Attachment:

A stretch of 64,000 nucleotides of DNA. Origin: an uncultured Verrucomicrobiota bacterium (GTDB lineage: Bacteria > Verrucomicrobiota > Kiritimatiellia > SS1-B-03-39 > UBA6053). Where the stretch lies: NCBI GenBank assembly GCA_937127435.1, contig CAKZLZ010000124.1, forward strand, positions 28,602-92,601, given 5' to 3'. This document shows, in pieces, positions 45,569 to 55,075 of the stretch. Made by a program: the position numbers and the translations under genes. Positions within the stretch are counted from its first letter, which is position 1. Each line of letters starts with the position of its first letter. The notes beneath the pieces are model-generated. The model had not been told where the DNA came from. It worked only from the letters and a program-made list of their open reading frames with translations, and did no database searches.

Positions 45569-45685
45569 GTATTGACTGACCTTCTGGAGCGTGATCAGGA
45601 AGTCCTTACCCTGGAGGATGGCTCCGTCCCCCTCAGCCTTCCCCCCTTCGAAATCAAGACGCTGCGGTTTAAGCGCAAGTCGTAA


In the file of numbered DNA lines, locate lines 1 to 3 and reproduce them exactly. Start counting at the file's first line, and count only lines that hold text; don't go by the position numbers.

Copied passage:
A stretch of 64,000 nucleotides of DNA. Origin: an uncultured Verrucomicrobiota bacterium (GTDB lineage: Bacteria > Verrucomicrobiota > Kiritimatiellia > SS1-B-03-39 > UBA6053). Where the stretch lies: NCBI GenBank assembly GCA_937127435.1, contig CAKZLZ010000124.1, forward strand, positions 28,602-92,601, given 5' to 3'. This document shows, in pieces, positions 45,569 to 55,075 of the stretch. Made by a program: the position numbers and the translations under genes. Positions within the stretch are counted from its first letter, which is position 1. Each line of letters starts with the position of its first letter. The notes beneath the pieces are model-generated. The model had not been told where the DNA came from. It worked only from the letters and a program-made list of their open reading frames with translations, and did no database searches.

Positions 45569-45685
45569 GTATTGACTGACCTTCTGGAGCGTGATCAGGA